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Hall voters report ballots with incorrect info; Woodard appointed to absentee ballot fraud task force
0407 ELEX
Voters are being mailed applications to vote absentee in the May 19, 2020, primary. - photo by Shannon Casas

BY NICK WATSON

nwatson@gainesvilletimes.com

AND MEGAN REED

mreed@gainesvilletimes.com

Some Hall County voters have received absentee ballots with an incorrect congressional district listed, although those ballots can still be used to vote in the June election.

Some ballots include a heading for Georgia’s 1st Congressional District. Hall County is in the 9th Congressional District. The ballots list the candidates running for the 9th District U.S. House of Representatives seat, and according to county and state officials, voters can still choose their preferred candidate for the 9th District despite the incorrect heading.

“The Hall County Elections Office is working with the state to reissue the ballots affected if requested by the voter,” county spokeswoman Katie Crumley said in an email. “The error will not impact ballot tabulation in any way."

Voters who would like to request a new ballot can call the Hall County Elections Office at 770-531-6945.

Absentee ballots are created by the state and sent to county elections offices to be proofed, according to Jackson County Elections Director Jennifer Logan, who said Jackson has not experienced the same problem. Rabun County’s ballots also did not include the error, according to elections supervisor Tammy Whitmire. Other elections directors in the 9th District were unavailable late Tuesday afternoon.

It was unclear Tuesday how many ballots had been affected.

“Every vote will count, and it will not impact the race,” Deputy Secretary of State Jordan Fuchs said in a statement.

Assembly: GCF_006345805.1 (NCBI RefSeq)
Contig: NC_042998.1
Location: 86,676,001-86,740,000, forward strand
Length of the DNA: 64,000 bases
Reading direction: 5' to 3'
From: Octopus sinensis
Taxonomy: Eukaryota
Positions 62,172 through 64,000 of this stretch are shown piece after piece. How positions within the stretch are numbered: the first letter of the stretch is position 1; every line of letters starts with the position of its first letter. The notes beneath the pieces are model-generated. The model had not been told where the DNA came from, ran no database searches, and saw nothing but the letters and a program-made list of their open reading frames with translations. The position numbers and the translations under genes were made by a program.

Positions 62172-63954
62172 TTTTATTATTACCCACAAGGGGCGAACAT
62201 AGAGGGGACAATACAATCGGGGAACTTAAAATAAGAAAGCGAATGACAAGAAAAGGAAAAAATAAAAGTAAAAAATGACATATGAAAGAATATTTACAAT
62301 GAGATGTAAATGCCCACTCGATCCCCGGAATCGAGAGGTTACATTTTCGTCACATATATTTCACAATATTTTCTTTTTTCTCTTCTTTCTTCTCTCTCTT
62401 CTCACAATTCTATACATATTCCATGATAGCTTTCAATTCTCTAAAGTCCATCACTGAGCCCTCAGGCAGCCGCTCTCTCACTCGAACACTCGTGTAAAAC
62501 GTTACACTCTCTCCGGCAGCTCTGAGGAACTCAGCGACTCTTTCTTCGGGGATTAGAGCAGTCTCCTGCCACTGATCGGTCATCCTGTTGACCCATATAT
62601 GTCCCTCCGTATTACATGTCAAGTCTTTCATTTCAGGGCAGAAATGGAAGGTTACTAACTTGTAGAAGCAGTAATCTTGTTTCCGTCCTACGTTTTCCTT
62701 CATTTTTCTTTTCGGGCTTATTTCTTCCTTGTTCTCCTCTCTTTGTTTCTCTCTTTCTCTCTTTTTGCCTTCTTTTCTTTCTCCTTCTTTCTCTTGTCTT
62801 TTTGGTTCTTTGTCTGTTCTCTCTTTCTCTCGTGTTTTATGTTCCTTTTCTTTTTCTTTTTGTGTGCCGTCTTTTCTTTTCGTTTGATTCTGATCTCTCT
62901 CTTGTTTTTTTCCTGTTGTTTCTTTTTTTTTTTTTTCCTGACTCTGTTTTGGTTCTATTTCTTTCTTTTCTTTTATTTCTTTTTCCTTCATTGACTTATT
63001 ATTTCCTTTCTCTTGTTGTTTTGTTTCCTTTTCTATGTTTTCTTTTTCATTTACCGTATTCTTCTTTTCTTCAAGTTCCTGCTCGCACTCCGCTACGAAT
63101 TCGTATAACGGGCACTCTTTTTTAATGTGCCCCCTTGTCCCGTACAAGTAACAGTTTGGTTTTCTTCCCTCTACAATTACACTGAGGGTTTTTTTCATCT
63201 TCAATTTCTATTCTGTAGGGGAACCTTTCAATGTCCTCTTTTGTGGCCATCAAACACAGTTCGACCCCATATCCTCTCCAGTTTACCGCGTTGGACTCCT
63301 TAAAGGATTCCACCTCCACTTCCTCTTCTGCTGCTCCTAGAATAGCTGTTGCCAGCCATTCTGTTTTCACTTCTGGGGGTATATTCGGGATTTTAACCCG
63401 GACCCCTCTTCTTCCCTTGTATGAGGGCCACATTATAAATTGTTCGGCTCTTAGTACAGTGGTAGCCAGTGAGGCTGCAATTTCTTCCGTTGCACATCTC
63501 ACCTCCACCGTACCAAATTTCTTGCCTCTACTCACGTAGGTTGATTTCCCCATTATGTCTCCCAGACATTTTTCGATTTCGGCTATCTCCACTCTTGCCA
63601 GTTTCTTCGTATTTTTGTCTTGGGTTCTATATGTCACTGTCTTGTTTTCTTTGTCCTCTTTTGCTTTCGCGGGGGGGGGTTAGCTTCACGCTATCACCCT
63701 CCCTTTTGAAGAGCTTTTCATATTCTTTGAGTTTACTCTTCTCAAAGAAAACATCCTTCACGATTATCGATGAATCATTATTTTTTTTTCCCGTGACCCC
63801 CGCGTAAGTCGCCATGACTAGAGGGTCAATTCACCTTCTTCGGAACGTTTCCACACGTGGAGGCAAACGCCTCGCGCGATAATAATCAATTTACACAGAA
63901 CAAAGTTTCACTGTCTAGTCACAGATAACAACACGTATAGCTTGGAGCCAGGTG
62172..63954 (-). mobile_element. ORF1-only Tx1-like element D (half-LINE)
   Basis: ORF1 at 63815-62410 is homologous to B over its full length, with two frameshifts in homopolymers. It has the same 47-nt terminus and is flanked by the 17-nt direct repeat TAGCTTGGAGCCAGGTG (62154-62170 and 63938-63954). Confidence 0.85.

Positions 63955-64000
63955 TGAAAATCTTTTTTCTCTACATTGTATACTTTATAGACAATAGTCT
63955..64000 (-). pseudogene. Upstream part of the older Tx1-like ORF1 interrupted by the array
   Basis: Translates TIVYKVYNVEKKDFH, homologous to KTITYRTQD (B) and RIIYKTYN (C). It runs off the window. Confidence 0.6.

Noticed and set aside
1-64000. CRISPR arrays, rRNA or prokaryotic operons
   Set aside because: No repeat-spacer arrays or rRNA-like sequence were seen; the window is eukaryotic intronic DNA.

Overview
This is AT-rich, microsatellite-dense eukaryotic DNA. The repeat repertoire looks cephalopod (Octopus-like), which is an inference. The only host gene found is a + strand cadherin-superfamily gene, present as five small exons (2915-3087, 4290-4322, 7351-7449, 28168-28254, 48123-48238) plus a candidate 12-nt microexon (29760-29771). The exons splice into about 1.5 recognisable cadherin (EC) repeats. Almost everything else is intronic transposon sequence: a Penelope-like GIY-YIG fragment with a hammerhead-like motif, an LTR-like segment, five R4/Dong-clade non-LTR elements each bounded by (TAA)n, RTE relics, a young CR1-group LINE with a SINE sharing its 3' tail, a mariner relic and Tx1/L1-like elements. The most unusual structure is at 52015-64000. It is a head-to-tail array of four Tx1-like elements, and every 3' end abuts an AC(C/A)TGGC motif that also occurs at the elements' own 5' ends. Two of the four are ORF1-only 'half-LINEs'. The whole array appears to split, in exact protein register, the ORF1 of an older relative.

Absentee ballots include the date May 19, the date for which the primary had previously been scheduled. The primary was postponed due to the COVID-19 pandemic, but ballots with the May 19 date will be sent to voters and will be counted. The primary is set for June 9.

Hall County Solicitor General Stephanie Woodard was appointed by Secretary of State Brad Raffensperger to an absentee ballot fraud task force.

“The people of Georgia have the right to a secure, safe, and reliable vote,” Raffensperger said in a statement announcing the task force. “In times of crisis and change, scams and deceit multiply. The Absentee Ballot Fraud Task Force features some of the state’s premier law enforcement experts, who will assist our office as we investigate any allegations or instances of potential voter fraud. The integrity of the voting process is the bedrock of our democracy, and we will work tirelessly to ensure it is not violated.”

Woodard said she was “honored and excited” to participate in this vital function. The first meeting of the task force is coming soon, though no specific date was given.

While local elections boards handle their own inquiry of any complaints, the task force has been “set up to be a safeguard for investigating issues that local election boards may have,” Woodard said.

Woodard said there have historically not been many complaints filed.

Woodard is joining Logan and these fellow members of the task force:

  • U.S. Attorney Bobby Christine 

  • Blue Ridge Judicial Circuit District Attorney Shannon Wallace

  • Clayton Judicial Circuit District Attorney Tasha Mosley

  • Cordele Judicial Circuit District Attorney Brad Rigby

  • Dougherty Judicial Circuit District Attorney Greg Edwards

  • Cobb County Solicitor General Barry Morgan

  • Mountain Judicial Circuit Assistant District Attorney Rosanna M. Szabo 

  • Glynn County Elections Supervisor Chris Channell

The secretary of state’s office’s chief investigator Frances Watson will lead the task force with the assistance of the office’s elections director, Chris Harvey.

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